One of the great wonders of the human body is the ability of damaged cells to be repaired or replaced. Red blood cells, for instance, live for about 120 days. Each day, about 1% of your red blood cells retire to be replaced by a fresh generation. The lens of the eye is a notable exception. The cells of the lens of the eye are never replaced; the proteins of the lens are never replenished. The lens cannot repair itself; damage accumulates over a lifetime.
Cataracts are the result of gradually accumulating damage to the proteins of the lens. The most important source of this damage is exposure to ultraviolet (UV) radiation, especially while one is young.
Behind the lens lies the retina, the thin lining of the back of the eye. The retina is the eye’s miracle. This patch of tissue, about the size and thickness of a postage stamp, is able to dissolve and create a new image every tenth of a second.
Today in the United States, retinal diseases are the leading cause of blindness. Macular degeneration, the accumulation of damage in the retina, is the leading cause of blindness from retinal disease. Slowly, over the years, the macula is irreversibly damaged by exposure to UV radiation. About one third of adults over age 65 experience this steady decline of central vision, not correctable by glasses.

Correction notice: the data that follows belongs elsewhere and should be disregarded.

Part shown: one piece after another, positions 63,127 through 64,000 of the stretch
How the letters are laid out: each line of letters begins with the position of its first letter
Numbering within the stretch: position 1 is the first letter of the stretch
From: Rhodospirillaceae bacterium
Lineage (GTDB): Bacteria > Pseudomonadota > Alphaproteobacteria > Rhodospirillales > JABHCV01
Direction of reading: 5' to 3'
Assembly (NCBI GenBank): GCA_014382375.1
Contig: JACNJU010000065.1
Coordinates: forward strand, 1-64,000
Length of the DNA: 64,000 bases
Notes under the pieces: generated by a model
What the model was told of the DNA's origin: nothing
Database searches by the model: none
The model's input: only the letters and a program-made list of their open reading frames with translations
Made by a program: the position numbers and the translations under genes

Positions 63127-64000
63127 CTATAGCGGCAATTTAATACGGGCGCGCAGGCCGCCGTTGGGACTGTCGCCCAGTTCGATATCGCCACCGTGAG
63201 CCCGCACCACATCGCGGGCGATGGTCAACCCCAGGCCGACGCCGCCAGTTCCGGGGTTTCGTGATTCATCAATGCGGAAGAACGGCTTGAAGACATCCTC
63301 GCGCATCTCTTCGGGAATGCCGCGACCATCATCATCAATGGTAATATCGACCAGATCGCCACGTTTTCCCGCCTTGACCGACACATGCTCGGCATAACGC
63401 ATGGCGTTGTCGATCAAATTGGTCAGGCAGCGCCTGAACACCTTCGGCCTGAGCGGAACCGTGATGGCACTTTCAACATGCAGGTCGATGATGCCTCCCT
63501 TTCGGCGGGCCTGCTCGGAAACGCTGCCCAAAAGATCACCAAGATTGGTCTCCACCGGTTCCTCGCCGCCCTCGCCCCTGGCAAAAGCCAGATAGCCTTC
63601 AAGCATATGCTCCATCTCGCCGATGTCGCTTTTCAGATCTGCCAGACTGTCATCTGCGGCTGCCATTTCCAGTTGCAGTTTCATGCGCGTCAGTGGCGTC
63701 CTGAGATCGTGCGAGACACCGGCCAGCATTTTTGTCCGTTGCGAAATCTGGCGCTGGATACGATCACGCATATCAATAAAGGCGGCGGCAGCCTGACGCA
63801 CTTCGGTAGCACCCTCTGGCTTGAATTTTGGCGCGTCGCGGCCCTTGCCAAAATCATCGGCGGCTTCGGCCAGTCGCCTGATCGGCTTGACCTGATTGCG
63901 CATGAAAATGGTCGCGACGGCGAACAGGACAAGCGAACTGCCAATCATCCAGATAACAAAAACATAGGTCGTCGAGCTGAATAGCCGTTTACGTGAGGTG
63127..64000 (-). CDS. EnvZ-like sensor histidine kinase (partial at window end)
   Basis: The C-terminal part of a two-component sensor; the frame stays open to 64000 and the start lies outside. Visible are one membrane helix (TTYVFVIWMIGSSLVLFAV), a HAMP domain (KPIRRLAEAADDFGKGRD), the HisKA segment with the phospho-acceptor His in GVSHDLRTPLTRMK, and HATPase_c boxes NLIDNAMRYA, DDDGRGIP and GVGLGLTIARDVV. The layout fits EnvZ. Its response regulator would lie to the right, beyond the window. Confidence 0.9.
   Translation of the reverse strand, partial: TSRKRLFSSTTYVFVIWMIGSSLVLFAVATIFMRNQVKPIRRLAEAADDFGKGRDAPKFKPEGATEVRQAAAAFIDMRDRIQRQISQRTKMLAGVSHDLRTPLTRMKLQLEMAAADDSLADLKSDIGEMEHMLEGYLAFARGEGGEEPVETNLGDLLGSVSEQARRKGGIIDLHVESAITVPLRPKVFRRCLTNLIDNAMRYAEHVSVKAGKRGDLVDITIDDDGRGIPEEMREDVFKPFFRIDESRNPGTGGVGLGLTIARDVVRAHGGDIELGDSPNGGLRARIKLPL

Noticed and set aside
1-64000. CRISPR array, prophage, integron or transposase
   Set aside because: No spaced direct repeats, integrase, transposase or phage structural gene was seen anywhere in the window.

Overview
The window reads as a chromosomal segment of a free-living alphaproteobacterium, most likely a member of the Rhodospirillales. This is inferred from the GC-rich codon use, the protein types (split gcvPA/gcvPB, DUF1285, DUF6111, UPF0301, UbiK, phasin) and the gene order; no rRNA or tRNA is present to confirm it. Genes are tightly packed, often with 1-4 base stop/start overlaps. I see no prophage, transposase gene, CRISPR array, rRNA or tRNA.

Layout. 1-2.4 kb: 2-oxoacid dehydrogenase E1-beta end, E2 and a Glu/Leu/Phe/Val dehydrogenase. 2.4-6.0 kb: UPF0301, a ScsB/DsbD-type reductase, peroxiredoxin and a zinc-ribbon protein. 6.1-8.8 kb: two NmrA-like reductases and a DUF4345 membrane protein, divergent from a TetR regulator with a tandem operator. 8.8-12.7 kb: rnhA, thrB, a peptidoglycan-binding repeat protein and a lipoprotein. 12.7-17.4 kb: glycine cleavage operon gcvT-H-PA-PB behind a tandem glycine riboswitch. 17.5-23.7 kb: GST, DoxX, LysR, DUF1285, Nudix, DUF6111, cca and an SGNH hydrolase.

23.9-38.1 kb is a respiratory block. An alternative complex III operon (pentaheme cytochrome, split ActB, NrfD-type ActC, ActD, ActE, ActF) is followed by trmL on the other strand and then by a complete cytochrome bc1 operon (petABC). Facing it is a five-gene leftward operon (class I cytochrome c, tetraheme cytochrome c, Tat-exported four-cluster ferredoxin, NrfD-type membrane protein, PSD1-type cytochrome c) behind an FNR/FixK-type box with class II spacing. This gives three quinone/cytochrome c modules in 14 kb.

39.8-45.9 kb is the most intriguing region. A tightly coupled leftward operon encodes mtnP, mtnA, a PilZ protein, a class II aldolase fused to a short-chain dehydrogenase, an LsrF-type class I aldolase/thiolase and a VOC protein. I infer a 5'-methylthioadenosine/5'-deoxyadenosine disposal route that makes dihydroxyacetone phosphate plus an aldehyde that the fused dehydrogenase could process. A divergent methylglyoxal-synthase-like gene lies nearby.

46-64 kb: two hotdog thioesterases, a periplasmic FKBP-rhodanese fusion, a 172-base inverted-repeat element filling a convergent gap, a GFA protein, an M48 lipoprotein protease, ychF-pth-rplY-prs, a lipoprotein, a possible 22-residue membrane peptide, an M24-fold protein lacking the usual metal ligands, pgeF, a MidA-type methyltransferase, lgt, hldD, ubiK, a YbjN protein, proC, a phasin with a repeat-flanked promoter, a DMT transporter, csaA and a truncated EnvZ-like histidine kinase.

Excessive exposure to sunlight during early childhood is harmful to the eyes. Sunlight contains harmful UV radiation.
The risk for retinal damage from the sun’s rays is greatest in children less than 10 years old, although the consequences usually do not become apparent until well after they are adults.
All children should be taught to wear sunglasses, especially between 10 AM and 2 PM, when ultraviolet exposure is the most dangerous. This is true even for children with darker eye colors, even though their darker pigments afford partial protection. Of course, children with light-colored eyes need sunglasses all the more.
Ultraviolet exposure is at its peak when children are at high altitudes, snow-covered landscapes, bright sandy beaches, or near reflective bodies of water.
All sunglasses are not the same. Effective sunglasses should block both UVA and UVB radiation. The sunglasses must be measured to block 99% to 100% of UVA or UV400 (400 nm is the wavelength of UVA radiation). Thankfully, all sunglasses block UVB radiation.
Large lenses that fit close to the eyes are best. Those that block visible blue light are even safer.
Expensive brand names and polarizing lenses are no guarantee.
Ordinary sunglasses make the situation WORSE! The dark lenses cause the pupils to dilate, allowing more of the dangerous UVA radiation to damage the lens and the retina.Reviewed by: Khanh-Van Le-Bucklin, Alan Greene
Last reviewed: September 01, 2001